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Mantecans landed roles in Peter Pan
Manteca High graduate Roman Romero (center) starred as Captain James Hook in the YES Companys summer production Peter Pan, which closed a seven-show run at the Gallo Art Center last month. - photo by Photo Contributed

Beyond Captain Hook and his band of sword-wielding pirates, the enchanting mermaids and other contrived evils of Neverland, there was another that haunted Michael Huckaby’s imagination.

Like Peter Pan himself, Huckaby had his own reservations about the story’s grown-ups, particularly its father figure.

“Watching Peter Pan as a kid, I was always afraid of Mr. Darling. He was intimidating,” said Huckaby, a freshman at Modesto Junior College and alumni of the Youth Entertainment Stage (YES) Company.

“So it was pretty funny that I played that role. I got to do something that normally, if I were still a kid, I would have never ever wanted to do.”

Huckaby and the YES Company concluded their seven-show run of the time-old classic Peter Pan last month at the Gallo Art Center. The YES Company operates under the umbrella of the Stanislaus County Office of Education, culling together the Central Valley’s best young thespians.

One thing was clear following casting for Peter Pan in March: Director Melanee Wyatt had tapped a wealth of talent in the Manteca Unified School District.

Joining Huckaby in lead roles were Roman Romero as Captain James Hook and Jacob Vaughan as his here-to-please assistant Smee. 

Huckaby and Romero were members of Manteca High’s recent graduating class and played alongside one another in the school’s rendition of Beauty and the Beast. 

Vaughan is also a veteran of the stage. The recent Sierra High graduate has been involved with YES since he was 9. He and Huckaby were cast in last summer’s Ragtime. Vaughan played the younger brother, a role that may have prepared him to play Hook’s pin cushion.

“Four others got the call-back for Smee,” Huckaby said, “but none of them could hold a candle to Jacob. They were good, but Jacob, right away you knew he was Smee. He plays getting pushed around really well. Him and Roman were so good together.”

Now a freshman at UC Irvine, Romero provided many of the production’s biggest laughs, whether it was cowering in the face of a tick-tocking crocodile or leading an impromptu pirate tango.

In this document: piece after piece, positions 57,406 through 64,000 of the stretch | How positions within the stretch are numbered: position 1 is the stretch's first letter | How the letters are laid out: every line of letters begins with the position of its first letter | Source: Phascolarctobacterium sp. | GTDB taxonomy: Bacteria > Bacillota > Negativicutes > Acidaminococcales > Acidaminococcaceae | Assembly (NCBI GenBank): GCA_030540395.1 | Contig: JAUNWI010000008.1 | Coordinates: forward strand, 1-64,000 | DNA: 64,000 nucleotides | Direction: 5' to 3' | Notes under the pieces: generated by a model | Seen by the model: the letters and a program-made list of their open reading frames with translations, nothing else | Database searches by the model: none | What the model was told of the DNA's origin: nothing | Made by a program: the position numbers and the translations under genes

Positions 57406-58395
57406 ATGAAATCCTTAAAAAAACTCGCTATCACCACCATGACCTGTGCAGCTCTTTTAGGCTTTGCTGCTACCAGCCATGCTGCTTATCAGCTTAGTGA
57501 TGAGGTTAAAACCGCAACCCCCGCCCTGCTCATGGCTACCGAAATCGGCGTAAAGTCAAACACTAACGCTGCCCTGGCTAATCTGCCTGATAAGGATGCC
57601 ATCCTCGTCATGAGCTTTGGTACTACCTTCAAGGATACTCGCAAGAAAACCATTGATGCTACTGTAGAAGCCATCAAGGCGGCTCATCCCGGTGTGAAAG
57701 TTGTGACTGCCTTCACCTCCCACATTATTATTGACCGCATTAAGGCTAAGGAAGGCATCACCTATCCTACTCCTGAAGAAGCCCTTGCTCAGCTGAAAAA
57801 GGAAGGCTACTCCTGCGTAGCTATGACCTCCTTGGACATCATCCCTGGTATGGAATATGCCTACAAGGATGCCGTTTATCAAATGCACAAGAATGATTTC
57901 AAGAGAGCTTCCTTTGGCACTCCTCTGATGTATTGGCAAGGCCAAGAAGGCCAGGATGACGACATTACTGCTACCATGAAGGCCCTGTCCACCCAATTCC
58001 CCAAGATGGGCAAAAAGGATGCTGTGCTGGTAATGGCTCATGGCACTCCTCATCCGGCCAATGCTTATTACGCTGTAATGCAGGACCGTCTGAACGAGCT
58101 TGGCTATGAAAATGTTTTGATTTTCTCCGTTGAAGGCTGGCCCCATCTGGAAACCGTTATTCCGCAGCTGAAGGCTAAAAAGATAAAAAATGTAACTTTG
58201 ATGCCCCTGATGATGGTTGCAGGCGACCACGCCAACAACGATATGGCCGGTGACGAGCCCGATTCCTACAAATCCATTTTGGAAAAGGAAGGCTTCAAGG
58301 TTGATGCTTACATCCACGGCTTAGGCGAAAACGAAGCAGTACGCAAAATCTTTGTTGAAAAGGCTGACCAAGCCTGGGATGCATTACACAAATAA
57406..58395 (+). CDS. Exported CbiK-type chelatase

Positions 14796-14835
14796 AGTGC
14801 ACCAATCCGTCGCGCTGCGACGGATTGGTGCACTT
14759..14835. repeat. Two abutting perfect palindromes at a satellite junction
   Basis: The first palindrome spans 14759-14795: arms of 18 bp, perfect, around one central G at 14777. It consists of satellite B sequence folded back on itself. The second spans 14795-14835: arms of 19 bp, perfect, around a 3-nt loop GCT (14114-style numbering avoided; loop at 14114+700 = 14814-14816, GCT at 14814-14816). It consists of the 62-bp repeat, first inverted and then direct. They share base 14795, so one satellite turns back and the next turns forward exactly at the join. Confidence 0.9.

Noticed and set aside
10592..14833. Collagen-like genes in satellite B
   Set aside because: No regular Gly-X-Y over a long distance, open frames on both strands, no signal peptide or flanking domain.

“Roman is so cartoony. The comedy he brings to roles is so amazing,” Huckaby said. “He was so perfect for that role. (For) one, his voice. He was so bad before, but to see how much he’s improved is so amazing. He killed that role.”

Huckaby was just as a brilliant, setting the tone in the musical’s opening act. 

As the father of Wendy, John and Michael, Huckaby was simply darling. With a booming voice and commanding stage presence, the soon-to-be 18-year delivered a riveting performance in his final go-around with the YES Company.

He was all things Mr. Darling —loud and combustible, authoritative yet helpless at times, comedic and sensitive. 

Whether it was tripping over Nana — the children’s doggy caretaker — or taking up residency in her doghouse after being racked by guilt, Huckaby captured the essence of the Peter Pan character that once intimidated him most.

“Of course, there are always nerves when it’s a real show. When you go on stage during a show, there’s a different type of atmosphere. It’s unreal,” said Huckaby, who plans to transfer to the American Musical and Dramatic Academy in Los Angeles. He’s also currently involved with Stockton Civic Theatre’s production “Chicago,” as part of the ensemble cast.

“It was so amazing to share a story with so many people,” he said of Peter Pan, a first for the YES Company. “It’s something that I love doing. I love making people forget their problems for three hours. They get to dive into a story and we take them on the journey.”

Huckaby was introduced to the YES Company by former classmate Lawrence Turner, also a YES alum. He auditioned for Ragtime not knowing what to expect, and now he leaves YES with a heavy heart.

“It feels like a second family. Everyone is so nice,” he said of the free eight-week program, which incorporated 90 students of all ages from Turlock to Manteca. “It’s more about having a good experience than having a good show.”

Those bonds were tested during rehearsal when protagonist Sam Gerber’s father passed away unexpectedly. Huckaby said Wyatt had excused Gerber from rehearsal to be with family.

Instead, Peter Pan found comfort amongst his “second family.” The 14-year-old didn’t miss a single rehearsal.

“It was amazing to see how much strength he had,” Huckaby added. “To see him get up and do seven shows, it was amazing. It would have taken me a while to get strength like that. It was inspirational.”